De Facto State Policy: Put African American Males into Concentration Camps, by Dr. Steven Nur Ahmed

African American males are now de-facto enemies of the state. The de-facto California State parole policy for Oakland and all major cities throughout the nation is to put African American males in inner city concentration camps under the guise of ‘reentry’ into the community by parole and probation. The facts compel this conclusion. The distribution of parolees in Alameda County is incontrovertible proof of that conclusion.  It is a policy long in the undertaking. This is how millions of African American males were set up to be legally denied the exercise of their rights under the United States Constitution.  The justification for that policy rests upon the construction of violent crime within the city.

It is February 2013 and Oakland has already recorded 9 homicides. No doubt by the time this is published it will be higher. For over 37 years, Oakland has had a minimum of  sixty-six homicides in 1970 and a maximum of 165 in 1992. So, there has been no progress made in the reduction of the homicide rate in over thirty years despite an increase in the number of police, candle light vigils, and ‘get tough on crime’ policies out of Sacramento.

The felony assault figures in the city of Oakland are even more descriptive of what ails the city. The average annual number of felony assaults is 3,219 for a thirty-eight year period. Many of those assaults are for attempted murder. That figure should be taken as seriously as the murder rate.

It is no denigration to say that Oakland is a violent city. It has been a violent city for a long time. The ripple effect of such a violent environment spreads far and wide. I know that personally because six of my friends and relatives including my brother and a sister in law have been murdered in Oakland. So, aside from the immediate death of the victims of murder, over four thousand since 1969 through 2007, there are tens of thousands of traumatized family members living in the same geographical location where the murders have occurred and who are nagged by the constant memory of tragedy. The city of Oakland by the gravity of their aggregate sadness is cast with a visage of constant mourning.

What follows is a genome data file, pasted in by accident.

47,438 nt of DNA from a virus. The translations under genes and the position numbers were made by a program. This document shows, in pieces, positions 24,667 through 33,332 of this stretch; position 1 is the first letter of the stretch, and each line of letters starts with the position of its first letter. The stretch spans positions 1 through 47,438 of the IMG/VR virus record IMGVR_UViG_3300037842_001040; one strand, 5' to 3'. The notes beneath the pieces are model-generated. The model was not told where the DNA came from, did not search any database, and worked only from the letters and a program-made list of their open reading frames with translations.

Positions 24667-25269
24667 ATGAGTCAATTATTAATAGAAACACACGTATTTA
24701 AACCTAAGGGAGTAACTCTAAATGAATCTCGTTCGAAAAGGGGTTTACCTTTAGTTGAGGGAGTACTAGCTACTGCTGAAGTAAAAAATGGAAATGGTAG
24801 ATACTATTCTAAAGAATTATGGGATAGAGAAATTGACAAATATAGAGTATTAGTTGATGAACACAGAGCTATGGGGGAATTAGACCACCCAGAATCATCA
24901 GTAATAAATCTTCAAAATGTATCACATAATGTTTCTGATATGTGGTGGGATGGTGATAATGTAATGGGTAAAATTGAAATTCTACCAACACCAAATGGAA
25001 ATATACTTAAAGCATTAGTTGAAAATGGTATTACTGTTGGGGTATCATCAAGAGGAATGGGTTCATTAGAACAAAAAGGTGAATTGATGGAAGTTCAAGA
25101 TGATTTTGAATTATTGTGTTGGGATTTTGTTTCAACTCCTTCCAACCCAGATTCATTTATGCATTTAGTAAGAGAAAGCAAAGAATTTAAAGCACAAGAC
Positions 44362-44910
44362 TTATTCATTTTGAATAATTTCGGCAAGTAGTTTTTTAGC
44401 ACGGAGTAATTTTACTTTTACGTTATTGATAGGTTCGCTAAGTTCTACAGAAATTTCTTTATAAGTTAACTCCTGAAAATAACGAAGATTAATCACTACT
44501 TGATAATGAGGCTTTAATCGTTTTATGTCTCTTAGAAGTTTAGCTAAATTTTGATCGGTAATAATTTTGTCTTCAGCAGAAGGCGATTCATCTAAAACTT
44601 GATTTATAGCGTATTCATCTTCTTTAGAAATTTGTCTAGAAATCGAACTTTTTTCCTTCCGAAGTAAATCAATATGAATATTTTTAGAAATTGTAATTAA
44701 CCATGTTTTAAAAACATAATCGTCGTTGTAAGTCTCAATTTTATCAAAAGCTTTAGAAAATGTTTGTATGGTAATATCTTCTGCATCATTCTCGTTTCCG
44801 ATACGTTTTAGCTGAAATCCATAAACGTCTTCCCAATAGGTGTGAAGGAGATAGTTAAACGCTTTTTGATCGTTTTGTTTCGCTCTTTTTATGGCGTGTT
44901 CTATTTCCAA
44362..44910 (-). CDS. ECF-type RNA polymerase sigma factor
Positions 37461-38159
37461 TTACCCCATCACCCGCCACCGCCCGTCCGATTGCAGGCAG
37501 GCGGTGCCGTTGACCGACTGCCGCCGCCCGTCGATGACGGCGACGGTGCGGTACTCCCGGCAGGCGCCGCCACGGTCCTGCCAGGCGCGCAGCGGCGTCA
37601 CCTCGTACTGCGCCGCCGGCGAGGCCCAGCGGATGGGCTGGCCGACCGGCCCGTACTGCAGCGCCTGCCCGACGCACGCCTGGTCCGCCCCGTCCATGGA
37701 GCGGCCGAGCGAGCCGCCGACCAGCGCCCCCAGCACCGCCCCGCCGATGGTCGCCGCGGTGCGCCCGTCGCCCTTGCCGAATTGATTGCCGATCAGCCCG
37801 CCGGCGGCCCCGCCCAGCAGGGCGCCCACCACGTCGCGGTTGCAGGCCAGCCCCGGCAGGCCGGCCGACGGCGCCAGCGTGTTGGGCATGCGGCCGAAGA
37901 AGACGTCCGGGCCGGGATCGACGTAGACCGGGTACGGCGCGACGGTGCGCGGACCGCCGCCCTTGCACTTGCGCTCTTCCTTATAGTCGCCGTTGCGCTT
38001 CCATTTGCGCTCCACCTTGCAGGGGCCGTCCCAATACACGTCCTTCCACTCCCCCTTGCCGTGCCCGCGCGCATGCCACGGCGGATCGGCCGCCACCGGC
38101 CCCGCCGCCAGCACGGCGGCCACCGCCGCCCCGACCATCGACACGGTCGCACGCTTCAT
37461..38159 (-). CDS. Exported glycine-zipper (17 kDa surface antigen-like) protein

The highest incidences of murder during the past 30 years are concentrated along a narrow strip of the city. It stretches from the border of Emeryville through North and West Oakland Acorn community down through 105th   avenue between the 580 and 880 freeways. It overlays the old blue collar industrial sectors of Oakland; it is a corridor wherein for most of the 20th century thousands of Oakland residents and their decedents found employment in the city’s many factories.

Oakland’s industrial base started to decline after World War II; that corridor where industries were once situated is today concentrated with people having the highest poverty rate, lowest education levels, respiratory health problems, and highest  unemployment rate in the city. It also has an ex-felon to non-ex-felon ratio of one to three for African American males aged 25 to 34. Like any concentrate, those socio-economic characteristics in combination with the parolee characteristics (2,493 on any given day according to the Urban Strategies Council) are conducive to greater sociopathic solidarity across all age categories, especially over decades of time.  What makes such sociopathic solidarity inevitable is the fact that it is a high population density area into which the California Department of Correction and Rehabilitation releases most of its parolees. It thus follows that violence has become to that narrow corridor what salt is to sea water.  It is almost a given.